The theme of the International Festival of Dialogue EURIADE in the first half of this year is closely linked to the two people who will receive the Martin Buber Plaque 2022 on June 16 at the HuB Theater in Kerkrade: Sabriye Tenberken and Paul Kronenberg.
They founded an international institute for social visionaries called “kanthari” in Kerala, South India.
The name “kanthari” was carefully chosen by Sabriye and Paul. They say: “kanthari is a chili that grows wild in the backyards of Kerala. Once rooted, it survives droughts and floods. The small ‘kanthari’ looks harmless but it is one of the spiciest chilis in the world. It purifies the blood, relieves pain, and lowers blood pressure. For us, therefore, it is a symbol and namesake for our participants who, like this special chili, have taken root on the margins of society, defy all odds and fight against social ills with bite and fiery commitment.”
The participants, who receive one year of intensive training from kanthari, are change makers who are situated at the margins of society, people who have experienced or survived adversity and thus draw the strength to solve local social and/or environmental problems in a sustainable way. They include women who have experienced violence and started women empowerment training centers, former street children who are setting up street children’s projects, young people who have experienced war and now initiate peace programs, environmental advocates who start organizations that fight for a future with clean waters and healthy forests, and people with disabilities who are setting up their own schools and training projects. Since 2009, 258 social visionaries from 53 countries have been trained. This has resulted in more than 160 organizations that are benefiting thousands of people in need every day, making a positive long-term difference in their lives.
It’s not about ‘charity’ but ’empowerment’: “We don’t give them the solutions, but the techniques to find and implement their own solutions. For us, it’s about ‘change from within.’ ” say Sabriye and Paul.
The story of the two is unusual:
Sabriye Tenberken is from Bonn. Despite the fact, or perhaps because of the fact, that she has been completely blind since the age of 12, she decided to embark on a great adventure. She studied Tibetology, Sociology, and Philosophy. For her studies, she developed Tibetan Braille which later was recognized as the official Braille script for the Tibetan language. On a visit to Tibet in 1997, she met Dutch adventurer and technician Paul Kronenberg. One year later, together they founded the first school for the blind, a Braille printing press, and a vocational training farm. Since both were never prepared for the many difficult challenges of setting up and running their organization in the autonomous region of Tibet, the idea for kanthari, an Impact Leadership Institute (www.kanthari.org), was born.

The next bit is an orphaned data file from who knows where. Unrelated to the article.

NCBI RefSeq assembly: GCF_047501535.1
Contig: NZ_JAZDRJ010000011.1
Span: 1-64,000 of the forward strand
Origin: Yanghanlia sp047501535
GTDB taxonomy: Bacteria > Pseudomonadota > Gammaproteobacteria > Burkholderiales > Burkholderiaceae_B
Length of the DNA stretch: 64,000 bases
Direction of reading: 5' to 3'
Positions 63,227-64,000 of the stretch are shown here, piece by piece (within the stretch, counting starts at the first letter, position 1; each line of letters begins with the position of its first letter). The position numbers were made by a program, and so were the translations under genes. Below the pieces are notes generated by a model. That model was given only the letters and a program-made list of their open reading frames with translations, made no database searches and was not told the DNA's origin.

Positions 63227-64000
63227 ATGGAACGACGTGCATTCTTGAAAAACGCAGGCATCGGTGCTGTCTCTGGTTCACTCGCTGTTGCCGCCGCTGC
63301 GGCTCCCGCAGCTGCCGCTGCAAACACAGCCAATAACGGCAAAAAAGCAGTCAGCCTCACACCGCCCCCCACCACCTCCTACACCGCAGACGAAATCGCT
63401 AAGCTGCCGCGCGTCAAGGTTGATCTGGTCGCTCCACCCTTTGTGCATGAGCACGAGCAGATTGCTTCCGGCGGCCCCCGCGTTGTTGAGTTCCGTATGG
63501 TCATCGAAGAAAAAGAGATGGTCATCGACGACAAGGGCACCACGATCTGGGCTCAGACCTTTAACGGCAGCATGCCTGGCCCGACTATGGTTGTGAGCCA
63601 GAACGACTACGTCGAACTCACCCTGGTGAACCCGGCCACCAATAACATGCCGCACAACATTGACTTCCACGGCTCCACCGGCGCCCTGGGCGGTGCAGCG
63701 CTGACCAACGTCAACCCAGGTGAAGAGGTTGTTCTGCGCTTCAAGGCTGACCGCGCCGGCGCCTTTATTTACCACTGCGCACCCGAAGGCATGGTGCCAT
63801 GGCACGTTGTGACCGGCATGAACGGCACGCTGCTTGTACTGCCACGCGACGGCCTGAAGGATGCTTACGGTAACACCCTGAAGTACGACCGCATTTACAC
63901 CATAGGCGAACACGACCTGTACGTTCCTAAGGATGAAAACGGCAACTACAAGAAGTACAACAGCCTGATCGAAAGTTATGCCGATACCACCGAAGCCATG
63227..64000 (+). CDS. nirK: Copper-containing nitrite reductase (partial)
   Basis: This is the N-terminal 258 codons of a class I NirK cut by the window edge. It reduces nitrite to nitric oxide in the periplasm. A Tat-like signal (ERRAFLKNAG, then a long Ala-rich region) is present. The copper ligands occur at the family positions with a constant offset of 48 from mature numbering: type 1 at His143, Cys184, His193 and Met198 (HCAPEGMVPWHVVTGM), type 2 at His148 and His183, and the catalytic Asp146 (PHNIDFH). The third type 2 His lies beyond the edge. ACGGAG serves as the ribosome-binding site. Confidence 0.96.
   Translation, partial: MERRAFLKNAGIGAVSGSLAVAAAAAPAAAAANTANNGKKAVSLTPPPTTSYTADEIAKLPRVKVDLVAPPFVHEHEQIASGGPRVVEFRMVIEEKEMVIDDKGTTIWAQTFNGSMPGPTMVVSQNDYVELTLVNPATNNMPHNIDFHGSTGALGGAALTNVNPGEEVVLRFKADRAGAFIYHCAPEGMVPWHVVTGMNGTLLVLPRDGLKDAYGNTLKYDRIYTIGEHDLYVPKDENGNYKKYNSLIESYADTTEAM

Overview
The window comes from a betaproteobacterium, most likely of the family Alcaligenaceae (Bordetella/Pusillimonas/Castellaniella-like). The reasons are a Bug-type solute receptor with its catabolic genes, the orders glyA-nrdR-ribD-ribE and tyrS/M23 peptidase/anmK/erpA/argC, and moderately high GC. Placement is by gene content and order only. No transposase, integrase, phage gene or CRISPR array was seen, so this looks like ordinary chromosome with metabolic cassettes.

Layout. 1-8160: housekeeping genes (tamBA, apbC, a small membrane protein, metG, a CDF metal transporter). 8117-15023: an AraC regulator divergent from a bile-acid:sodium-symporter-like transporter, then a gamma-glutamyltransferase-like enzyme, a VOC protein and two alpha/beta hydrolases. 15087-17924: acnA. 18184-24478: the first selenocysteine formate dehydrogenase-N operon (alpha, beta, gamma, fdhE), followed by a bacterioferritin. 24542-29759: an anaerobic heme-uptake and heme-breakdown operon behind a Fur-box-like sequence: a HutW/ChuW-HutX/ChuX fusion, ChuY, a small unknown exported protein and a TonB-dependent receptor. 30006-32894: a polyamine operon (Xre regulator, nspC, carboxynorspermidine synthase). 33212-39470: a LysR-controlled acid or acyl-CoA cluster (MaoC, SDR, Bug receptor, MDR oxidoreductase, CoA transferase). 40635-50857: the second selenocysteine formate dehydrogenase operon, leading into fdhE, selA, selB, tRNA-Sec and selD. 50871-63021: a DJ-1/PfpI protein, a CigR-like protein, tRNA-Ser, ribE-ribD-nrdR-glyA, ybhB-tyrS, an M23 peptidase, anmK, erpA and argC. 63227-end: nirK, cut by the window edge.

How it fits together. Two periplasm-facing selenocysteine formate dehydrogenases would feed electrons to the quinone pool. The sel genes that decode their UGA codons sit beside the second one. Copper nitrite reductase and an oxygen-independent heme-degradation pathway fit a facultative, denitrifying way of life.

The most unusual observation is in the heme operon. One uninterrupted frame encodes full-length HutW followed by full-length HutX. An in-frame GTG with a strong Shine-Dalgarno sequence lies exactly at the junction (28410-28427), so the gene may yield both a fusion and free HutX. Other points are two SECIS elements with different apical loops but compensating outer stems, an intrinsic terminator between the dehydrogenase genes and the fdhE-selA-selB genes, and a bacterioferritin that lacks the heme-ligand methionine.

“Those who join kanthari, have, like us, taken their lives and challenges into their own hands. They carry an idea, a big dream to change society in an ethical way. However, usually, if you have a big dream, you will hear: ‘Better stay on the ground! Don’t reach for the stars!’ At kanthari however, “dreamers” are encouraged to turn their ideas into reality, we give them the tools to do so. Here, they learn everything needed to start and sustainably run impact-making organizations and initiatives: project planning and management, fundraising, media relations, and even eco-friendly construction of buildings, landscaping, and much more.”
All who read the above, or who continue to explore the works of Sabriye and Paul, will understand that both simply “must” be awarded the Martin Buber plaque in the truest sense of the word… Both are living examples, inspiration, and motivation to care for “OTHERS” in our society. In other words: to be a partner for the others in the sense of Buber’s “I and YOU”!
In addition to introducing Sabriye and Paul’s values and works to our friends and guests, especially the young participants in the EURIADE project “Youth in Dialogue,” we would like to make them aware of what they themselves can inspire, discover, and take up responsibility for. We do this by awarding the Martin Buber plaque to individuals who excel in the WITH-HUMAN sense. This is in reference to the motto, the title, and the thematic call to action, “LOOK WITH THE EYE OF THE OTHER!”
In this context, it might be interesting to know that Martin Buber places this practice of “looking with the eye of the other” as a precondition in the forefront as the foundation for his ‘I and YOU’ dialogical principle. (see… also the introduction in this issue).
If we leave our own view, we might experience the view of the other with the eye of the other. In doing so, we could or should allow the other person and his or her words to be valid, respect his or her circumstances and perspectives, and above all not interfere with this other person with our view or opinion. Perhaps even take words from him or her or possibly impose our words on him or her.
Only in this way can genuine conversation lead to encounters that are more than mere meetings: to happy RELATIONSHIPS.